Theoretically, I ought to be the bull’s-eye at the center of Lina Esco’s target audience for Free the Nipple. On the one hand, I am a forty-eight year-old male who came of age during the Reagan eighties and has just enough religious and social baggage to be made uncomfortable by those who land somewhere to the left of me on the public modesty scale. But on the other hand, I fancy myself an egalitarian, maybe even a feminist, who finds hypocrisy in all forms (but particularly in the form of double standards) repugnant.
Tell me that there are still twenty-seven states where a woman can be arrested for breast feeding in public and I’ve got my pen half way out of my pocket to sign your petition before you move on to your second talking point. And yet Esco did somehow manage to lose me somewhere after she had me hooked but before I could sign on the dotted line.
Maybe it was when her character, a reporter named “With,” compared the topless protesters to Gandhi.
Or maybe it was when the rag tag team decided that Gandhi wasn’t sufficient inspiration and also spoke in hushed, reverential tones about their Eastern European sisters in FEMEN. Best case scenario is that nobody in the Free the Nipple movement has actually watched Ukraine is Not a Brothel. Spoiler alert–FEMEN was actually founded by a guy who realized he could make more money soliciting donations for a topless cause than he could selling pornography in a crowded market. It’s hard for me to believe nobody making the film was aware of that.
Free the Nipple begins with a slow motion montage of the activists running through the street, ripping their tops off in joyful abandon and defiance. Their breasts are pixelated, which seems an odd choice for a protest movie whose second central tenet is that censorship is really, really, really bad. Maybe there was something about the way the footage was shot, guerrilla style, that meant they had to blur out the breasts here, or maybe the film is supposedly following With’s arc from curious but bashful onlooker to enthusiastic participant.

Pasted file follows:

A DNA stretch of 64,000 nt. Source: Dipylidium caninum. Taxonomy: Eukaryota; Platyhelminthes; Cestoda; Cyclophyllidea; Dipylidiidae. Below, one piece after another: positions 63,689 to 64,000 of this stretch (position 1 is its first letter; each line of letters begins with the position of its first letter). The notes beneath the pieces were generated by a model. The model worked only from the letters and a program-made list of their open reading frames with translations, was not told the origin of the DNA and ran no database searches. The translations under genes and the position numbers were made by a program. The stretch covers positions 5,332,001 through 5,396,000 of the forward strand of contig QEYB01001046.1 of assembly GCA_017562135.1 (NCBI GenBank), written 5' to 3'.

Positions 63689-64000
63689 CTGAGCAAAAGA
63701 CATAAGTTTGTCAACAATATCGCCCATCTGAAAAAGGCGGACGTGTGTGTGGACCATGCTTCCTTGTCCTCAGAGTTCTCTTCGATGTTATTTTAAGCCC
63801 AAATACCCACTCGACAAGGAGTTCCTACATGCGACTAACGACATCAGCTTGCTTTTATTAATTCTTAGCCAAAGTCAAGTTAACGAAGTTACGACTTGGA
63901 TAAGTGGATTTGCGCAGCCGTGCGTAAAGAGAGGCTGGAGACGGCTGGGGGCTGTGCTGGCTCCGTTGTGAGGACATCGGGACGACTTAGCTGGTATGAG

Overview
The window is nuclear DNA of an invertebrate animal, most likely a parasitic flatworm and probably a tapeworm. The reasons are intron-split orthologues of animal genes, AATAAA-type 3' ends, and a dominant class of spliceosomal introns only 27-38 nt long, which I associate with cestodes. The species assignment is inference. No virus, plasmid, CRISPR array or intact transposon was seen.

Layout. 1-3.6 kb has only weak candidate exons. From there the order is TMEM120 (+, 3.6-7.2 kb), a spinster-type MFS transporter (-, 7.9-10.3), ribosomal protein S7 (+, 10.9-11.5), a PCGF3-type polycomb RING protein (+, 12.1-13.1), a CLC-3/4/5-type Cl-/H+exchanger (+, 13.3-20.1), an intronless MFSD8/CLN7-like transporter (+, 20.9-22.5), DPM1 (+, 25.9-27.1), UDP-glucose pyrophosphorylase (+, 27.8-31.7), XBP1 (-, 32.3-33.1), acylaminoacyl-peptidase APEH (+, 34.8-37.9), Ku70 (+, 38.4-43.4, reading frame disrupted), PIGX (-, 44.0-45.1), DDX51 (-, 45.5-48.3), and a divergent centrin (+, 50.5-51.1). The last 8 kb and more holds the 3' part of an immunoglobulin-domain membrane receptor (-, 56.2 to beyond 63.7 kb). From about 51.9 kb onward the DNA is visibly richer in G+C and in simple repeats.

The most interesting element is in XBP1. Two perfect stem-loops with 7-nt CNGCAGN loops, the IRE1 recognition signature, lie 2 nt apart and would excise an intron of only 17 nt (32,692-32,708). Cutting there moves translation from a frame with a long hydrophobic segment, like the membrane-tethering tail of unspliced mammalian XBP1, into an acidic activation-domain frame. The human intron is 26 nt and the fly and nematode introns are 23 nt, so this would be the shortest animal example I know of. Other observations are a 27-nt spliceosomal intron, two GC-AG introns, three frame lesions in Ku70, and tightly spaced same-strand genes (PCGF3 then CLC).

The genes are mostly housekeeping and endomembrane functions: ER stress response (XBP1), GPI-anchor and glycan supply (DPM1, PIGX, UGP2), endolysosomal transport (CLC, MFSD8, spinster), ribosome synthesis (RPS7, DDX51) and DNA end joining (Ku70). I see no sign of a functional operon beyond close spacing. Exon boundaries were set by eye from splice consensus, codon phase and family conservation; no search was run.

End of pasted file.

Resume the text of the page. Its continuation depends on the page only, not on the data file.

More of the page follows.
By the end of the film we’ve been shown nipples aplenty, so the triumphal montage of actual protest footage comes across as lacking a certain sense of daring. Besides, it’s Film Appreciation 101 that there is a fundamental difference in the social reception of the nude image and the nude body that is physically present.
The film’s key moment comes when With loses a bet and has to make the topless dash through the city streets while her partner films her. When a pair of police officers attempt to stop her, the camerawoman jumps on an officer’s back so that With can scamper away…and then feels as though her arrest for assaulting a police officer is somehow the greatest unjust use of patriarchal force since, well, ever.
There is more than one serious discussion to be had about eroticizing the female body as as a preliminary to justifying control of it, and a few more about slut-shaming, equal protection under the law, censorship, and return on investments made in public safety spending. Free the Nipple acts like none of those conversations have already begun–as though simply trying to initiate them will land a woman in the Gulag.
Double standards persist in our culture. Have we reached the point at which it is okay (in fact refreshing) for a man to be modest about public nudity but where a woman acting so is a signal that she is not emancipated? By the end of the movie, in some of the protest footage, we see a woman who appears to be being dragged off the street at some protest where a religious figure (the Pope?) is talking. When I visited St. Peter’s nobody–male or female–was allowed to go in wearing shorts. Not exactly a double standard, so what is she protesting? How exactly did we get from the proposition that it is bad to arrest women who are breastfeeding to the assertion that we need to desecrate religious landmarks since Christianity is the foundation of all patriarchy?
The film almost convinced me.
But then it started.